Have you ever watched a crab crawling out of its shell? See this Dungeness crab molt in just a matter of minutes.
What will curious eyes find on the beaches of Puget Sound? This movie is a quick overview of the many creatures waiting to be discovered, from kelp to octopus, from tiny eggs to giant bull kelp, from dollars to jellies. Narration tells stories about how these creatures behave.
With miles of coastline, countless rivers, streams, lakes and wetlands, water is the link that connects our communities. Two free courses offer a chance for small groups to become familiar with issues related to our waters.
What do these have in common: Monitoring creosote at the bottom of Eagle Harbor in Puget Sound, surveying an Oregon Coast dredged material disposal site, characterizing a seafood outfall from a salmon processor in Ketchikan, Alaska?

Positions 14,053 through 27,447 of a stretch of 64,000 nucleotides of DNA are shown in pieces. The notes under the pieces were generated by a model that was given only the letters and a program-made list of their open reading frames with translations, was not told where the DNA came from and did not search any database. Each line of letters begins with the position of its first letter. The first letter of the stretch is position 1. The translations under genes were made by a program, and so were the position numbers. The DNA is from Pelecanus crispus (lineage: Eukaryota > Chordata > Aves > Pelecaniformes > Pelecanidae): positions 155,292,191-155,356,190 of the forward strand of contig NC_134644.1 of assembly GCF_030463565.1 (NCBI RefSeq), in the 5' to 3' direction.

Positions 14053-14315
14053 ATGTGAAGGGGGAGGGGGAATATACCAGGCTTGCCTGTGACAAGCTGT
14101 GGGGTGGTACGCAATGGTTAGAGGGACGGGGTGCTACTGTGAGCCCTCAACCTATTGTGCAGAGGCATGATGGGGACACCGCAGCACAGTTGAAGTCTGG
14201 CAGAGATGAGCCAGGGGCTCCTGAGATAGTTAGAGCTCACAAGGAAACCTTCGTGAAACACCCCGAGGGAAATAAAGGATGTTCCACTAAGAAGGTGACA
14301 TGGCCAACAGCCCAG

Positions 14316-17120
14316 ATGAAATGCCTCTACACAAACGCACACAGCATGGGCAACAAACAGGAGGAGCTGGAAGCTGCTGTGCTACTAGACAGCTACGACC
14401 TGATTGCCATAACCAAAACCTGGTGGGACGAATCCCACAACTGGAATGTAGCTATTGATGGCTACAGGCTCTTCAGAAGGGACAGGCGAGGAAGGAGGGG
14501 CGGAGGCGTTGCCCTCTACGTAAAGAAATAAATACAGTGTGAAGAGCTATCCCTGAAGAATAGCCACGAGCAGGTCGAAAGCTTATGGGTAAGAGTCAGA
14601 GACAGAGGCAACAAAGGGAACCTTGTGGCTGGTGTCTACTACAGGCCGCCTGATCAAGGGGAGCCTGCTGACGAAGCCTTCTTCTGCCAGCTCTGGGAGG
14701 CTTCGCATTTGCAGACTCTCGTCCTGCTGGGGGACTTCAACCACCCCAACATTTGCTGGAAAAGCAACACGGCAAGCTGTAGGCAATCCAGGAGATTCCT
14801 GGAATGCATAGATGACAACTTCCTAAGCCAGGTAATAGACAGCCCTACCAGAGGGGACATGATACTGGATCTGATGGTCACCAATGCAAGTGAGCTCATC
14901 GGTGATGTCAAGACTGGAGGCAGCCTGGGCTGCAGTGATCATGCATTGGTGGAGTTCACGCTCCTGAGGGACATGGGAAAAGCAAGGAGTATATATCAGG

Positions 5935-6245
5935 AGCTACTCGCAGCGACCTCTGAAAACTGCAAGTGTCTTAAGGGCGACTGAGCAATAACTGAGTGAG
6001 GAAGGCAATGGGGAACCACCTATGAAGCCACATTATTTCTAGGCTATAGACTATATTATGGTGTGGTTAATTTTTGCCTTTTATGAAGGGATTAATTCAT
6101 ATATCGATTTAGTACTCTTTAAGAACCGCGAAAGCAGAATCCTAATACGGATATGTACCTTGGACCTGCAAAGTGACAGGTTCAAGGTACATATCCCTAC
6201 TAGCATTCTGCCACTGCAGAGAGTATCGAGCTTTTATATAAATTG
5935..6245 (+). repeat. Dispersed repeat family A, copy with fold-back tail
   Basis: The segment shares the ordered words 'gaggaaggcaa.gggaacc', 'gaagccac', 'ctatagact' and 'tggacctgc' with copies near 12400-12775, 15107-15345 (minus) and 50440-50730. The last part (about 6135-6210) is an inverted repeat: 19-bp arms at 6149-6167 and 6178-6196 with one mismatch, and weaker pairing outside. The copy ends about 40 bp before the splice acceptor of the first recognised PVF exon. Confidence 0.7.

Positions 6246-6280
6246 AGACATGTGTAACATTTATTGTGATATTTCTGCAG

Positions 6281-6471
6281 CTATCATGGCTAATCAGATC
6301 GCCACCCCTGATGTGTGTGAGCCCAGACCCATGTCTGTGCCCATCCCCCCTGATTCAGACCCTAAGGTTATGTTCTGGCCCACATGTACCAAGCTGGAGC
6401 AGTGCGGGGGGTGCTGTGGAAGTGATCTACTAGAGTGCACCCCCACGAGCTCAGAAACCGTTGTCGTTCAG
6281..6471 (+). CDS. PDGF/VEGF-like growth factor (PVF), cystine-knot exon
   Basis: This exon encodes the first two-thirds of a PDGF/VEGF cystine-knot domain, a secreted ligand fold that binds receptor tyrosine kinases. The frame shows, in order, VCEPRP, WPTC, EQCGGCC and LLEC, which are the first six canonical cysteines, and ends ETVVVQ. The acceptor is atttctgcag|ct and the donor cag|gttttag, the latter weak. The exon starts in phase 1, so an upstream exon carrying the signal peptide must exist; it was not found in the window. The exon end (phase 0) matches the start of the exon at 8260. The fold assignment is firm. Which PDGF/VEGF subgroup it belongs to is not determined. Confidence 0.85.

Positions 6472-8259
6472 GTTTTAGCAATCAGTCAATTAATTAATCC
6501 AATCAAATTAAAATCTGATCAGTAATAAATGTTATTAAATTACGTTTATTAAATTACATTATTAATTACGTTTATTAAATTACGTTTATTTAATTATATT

See the winners of Facing the Future’s Make a Sound Impact student video contest in 2011. You can also see all of the videos submitted to the contest.
Why don’t we have more places where people can hang out in the submarine world without actually getting wet? As I was speaking with a friend the other day about the Naval Undersea Museum in Keyport, WA, she said she had been to the museum but was very disappointed because it wasn’t undersea at all! […]
Swim along with a Giant Pacific Octopus being returned to Puget Sound
Encyclopedia of Puget Sound (Beta version) is online as of 16 May 2012 at http://eopugetsound.org This web site offers access to the most relevant and up-to-date scientific information, primarily for researchers and policymakers working to protect and restore Puget Sound. It is, however, also available to everyone else. This online effort is designed as a reference source […]
Laurynn Evans observed an octopus over a 10 month period and filmed its eggs and hatchlings. People seem to think that puppies are cute, but how can you argue with the cuteness factor of tiny, rounded, jet-propelled babies from inner space sporting 8 legs and 3 hearts?
EPA divers inspect “cap” put over creosote contaminated sediment on the bottom of Eagle Harbor.